Her sentiments outline a classic catch-22: The mainstream adoption of impact investing would increase awareness of social finance in the nonprofit sector, but a lack of product developed to support nonprofits is prohibiting mainstreaming.

Another perspective on the nonprofit sector’s constraints in adopting impact investing and other innovative financing mechanisms revolves around nonprofit governance infrastructure.

Norm Tasevski, partner and co-founder of Purpose Capital, says, “The issue of capacity to undertake financing mechanisms is more about having the institutional infrastructure to do so. So often in not-for-profit organizations, you have boards of directors that are making final calls on new financing models. Well, it’s like pulling teeth for some of these organizations just to consider basic financing mechanisms, like a line of credit or bank overdraft on some accounts, let alone a new financing model.” For Tasevski, an institutional barrier is keeping the nonprofit sector from accessing new financing models.

Although a lack of business management skills, awareness and knowledge of social finance, and inflexibility are challenges in effectively adopting impact investing and social finance instruments, some organizations have done it well. The Centre for Social Innovation, an organization with co-workingspaces in Toronto and New York for social innovators,is a great example of a nonprofit that has embraced innovative financing tools.

The Centre for Social Innovation’s operation space in Manhattan.

Photo courtesy of Centre for Social Innovation

The Centre for Social Innovation’s operation space in Manhattan.

In 2010, CSI developed and launched its community bond, an innovative debt instrument that allowed members of the community to contribute in denominations of $10,000 and $50,000 (U.S.) toward the renovation and purchase of the CSI Annex, a Toronto location suited for individuals and small organizations.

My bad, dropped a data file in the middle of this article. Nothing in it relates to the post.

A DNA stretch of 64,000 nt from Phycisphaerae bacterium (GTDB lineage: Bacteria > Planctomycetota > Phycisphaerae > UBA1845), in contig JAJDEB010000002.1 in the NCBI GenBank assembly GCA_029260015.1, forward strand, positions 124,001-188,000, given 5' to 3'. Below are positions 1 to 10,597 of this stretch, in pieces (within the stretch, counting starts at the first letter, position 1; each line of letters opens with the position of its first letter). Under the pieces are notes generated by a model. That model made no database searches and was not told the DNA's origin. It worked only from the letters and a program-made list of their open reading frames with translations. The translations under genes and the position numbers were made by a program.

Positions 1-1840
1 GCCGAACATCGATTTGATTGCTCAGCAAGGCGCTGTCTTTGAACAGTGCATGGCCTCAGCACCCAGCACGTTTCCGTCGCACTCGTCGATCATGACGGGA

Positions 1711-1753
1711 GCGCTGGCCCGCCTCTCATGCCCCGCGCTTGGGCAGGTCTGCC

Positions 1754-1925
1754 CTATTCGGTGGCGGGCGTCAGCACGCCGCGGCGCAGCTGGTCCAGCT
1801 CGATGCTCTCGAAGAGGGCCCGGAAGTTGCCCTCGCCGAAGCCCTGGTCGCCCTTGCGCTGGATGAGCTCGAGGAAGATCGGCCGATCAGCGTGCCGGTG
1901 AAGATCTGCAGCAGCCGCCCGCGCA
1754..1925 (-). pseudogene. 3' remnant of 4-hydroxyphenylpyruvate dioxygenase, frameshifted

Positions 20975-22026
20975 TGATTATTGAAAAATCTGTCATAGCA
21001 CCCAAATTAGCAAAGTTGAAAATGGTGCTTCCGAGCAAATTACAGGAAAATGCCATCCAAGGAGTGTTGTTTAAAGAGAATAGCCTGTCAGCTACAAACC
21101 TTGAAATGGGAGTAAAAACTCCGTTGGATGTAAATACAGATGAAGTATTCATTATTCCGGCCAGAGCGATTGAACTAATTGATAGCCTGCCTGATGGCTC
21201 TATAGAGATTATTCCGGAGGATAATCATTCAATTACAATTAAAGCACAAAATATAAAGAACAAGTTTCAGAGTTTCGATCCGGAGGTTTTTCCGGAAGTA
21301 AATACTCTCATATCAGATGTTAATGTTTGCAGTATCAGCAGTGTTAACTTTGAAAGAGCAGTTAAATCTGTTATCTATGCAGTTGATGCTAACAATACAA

Tonya Surman, CEO of CSI, attributes the success to two key factors. “We had will and we had an entrepreneurial board of directors that really made things possible. So our board of directors simply believed we had nothing to lose by trying. And, you know, they were just like, ‘Go for it’ and ‘Here, let’s help.’ The board was incredible at bringing their entrepreneurial skills in a board capacity.”

Surman, however, believes that management capacity exists at large nonprofits and cautions against confusing business attributes with entrepreneurial ones. “Well, you have to be careful here. I have an entrepreneurial board of directors. I do not have traditional corporate business people. Just because you have business skills doesn’t mean you are willing to take risks. I would argue that a lot of those skills are about not taking risks. They are about saving and protecting.”

Surman says an aversion to risk taking might be a common problem in the sector. “I do think our boards are risk-averse. When they are trying to protect something, they haven’t figured out how to create appropriate containers for entrepreneurship in the not-for-profit sector.”

If the nonprofit sector fails to adapt to risk taking and beyond, it risks being left behind in a future dominated by impact investing. Tasevski sums up the consequences: “The [sector] is undergoing a massive shift in how [it] gets funding. So you have a growing sector of not-for-profits that are competing for lesser and lesser grant-making dollars. If these new financing mechanisms become the standard and they don’t have the mechanisms or the institutional capacity to undertake them, then they will literally be cut out of the vast majority of new financing for the sector over the next 10 to 20 years.”

Disclaimer: The author is an analyst at Purpose Capital.